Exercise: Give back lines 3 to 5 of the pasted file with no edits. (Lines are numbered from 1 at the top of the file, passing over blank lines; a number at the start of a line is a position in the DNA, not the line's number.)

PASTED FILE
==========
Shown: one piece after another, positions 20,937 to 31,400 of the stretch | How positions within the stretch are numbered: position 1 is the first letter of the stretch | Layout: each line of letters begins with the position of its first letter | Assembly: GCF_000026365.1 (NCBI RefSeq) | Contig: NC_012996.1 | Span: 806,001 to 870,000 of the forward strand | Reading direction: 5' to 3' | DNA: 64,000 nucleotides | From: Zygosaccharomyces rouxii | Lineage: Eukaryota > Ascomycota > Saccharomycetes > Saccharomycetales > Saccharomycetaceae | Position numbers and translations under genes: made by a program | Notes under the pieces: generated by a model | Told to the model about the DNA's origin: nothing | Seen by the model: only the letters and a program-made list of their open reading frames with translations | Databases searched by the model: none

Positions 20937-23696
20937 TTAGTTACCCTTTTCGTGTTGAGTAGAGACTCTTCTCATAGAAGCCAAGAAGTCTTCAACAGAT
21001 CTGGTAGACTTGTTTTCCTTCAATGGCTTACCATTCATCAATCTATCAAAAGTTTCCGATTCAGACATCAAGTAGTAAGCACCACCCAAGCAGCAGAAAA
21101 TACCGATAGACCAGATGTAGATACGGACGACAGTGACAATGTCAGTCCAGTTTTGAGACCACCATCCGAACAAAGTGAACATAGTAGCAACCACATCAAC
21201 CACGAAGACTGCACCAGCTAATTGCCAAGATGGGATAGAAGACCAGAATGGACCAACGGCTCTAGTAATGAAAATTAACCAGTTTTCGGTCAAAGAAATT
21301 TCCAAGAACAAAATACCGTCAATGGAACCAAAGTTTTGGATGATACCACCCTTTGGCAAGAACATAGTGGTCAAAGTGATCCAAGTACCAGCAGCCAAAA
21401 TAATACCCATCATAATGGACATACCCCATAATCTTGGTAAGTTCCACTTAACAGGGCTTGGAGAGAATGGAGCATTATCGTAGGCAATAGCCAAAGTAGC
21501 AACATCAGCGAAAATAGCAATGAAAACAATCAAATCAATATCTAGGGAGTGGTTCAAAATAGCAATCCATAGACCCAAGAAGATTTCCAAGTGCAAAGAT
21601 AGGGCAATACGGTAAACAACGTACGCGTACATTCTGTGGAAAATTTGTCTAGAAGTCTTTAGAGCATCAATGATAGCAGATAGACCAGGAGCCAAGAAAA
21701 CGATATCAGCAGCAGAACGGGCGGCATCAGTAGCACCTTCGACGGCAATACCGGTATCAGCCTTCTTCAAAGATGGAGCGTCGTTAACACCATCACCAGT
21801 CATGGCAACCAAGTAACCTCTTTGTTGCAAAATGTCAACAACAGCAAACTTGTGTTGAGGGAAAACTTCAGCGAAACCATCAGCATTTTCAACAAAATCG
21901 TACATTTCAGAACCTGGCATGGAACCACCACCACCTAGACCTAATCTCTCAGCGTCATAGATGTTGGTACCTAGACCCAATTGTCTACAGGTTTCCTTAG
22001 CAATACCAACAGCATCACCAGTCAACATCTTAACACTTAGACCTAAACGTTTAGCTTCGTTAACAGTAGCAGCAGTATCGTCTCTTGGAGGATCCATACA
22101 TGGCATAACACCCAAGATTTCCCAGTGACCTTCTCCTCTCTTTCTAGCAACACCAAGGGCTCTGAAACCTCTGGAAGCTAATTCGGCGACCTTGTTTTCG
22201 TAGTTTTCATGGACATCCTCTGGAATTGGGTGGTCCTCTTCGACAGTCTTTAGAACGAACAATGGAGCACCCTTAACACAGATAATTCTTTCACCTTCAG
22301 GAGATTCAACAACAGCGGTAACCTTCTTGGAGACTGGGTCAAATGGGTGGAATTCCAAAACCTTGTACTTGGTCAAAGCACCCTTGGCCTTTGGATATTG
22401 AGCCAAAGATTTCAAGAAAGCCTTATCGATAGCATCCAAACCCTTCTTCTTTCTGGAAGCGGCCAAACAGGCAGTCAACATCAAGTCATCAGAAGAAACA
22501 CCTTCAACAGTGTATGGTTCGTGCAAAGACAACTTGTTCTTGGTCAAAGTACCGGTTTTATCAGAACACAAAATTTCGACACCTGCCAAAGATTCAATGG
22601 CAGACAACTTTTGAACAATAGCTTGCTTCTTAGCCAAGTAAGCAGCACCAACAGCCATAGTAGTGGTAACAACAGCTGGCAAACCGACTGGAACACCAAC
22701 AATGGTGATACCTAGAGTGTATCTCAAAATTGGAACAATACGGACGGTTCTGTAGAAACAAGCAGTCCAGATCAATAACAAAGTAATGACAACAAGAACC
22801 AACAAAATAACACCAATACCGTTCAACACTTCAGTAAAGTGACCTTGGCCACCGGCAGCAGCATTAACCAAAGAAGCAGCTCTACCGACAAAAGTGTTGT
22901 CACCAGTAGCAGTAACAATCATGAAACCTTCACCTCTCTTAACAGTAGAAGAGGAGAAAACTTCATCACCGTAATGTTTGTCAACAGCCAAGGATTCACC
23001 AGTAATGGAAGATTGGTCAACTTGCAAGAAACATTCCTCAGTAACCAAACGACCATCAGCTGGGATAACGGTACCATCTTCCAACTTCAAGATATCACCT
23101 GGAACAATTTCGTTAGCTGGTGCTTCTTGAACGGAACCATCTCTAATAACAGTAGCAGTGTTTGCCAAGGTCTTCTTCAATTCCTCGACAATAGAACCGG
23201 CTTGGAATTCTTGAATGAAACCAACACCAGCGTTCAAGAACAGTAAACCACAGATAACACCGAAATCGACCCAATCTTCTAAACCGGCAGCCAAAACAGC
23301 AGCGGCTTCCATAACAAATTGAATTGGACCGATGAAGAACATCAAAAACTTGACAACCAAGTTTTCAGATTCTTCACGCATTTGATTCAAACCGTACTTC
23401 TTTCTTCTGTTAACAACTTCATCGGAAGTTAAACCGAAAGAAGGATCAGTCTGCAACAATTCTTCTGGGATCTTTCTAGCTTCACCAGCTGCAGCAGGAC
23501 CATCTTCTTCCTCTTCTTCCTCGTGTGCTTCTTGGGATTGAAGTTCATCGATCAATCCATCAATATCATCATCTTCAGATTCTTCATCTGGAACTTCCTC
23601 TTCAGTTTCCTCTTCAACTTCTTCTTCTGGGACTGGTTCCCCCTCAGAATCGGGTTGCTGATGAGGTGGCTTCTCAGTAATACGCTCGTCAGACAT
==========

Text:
20937 TTAGTTACCCTTTTCGTGTTGAGTAGAGACTCTTCTCATAGAAGCCAAGAAGTCTTCAACAGAT
21001 CTGGTAGACTTGTTTTCCTTCAATGGCTTACCATTCATCAATCTATCAAAAGTTTCCGATTCAGACATCAAGTAGTAAGCACCACCCAAGCAGCAGAAAA
21101 TACCGATAGACCAGATGTAGATACGGACGACAGTGACAATGTCAGTCCAGTTTTGAGACCACCATCCGAACAAAGTGAACATAGTAGCAACCACATCAAC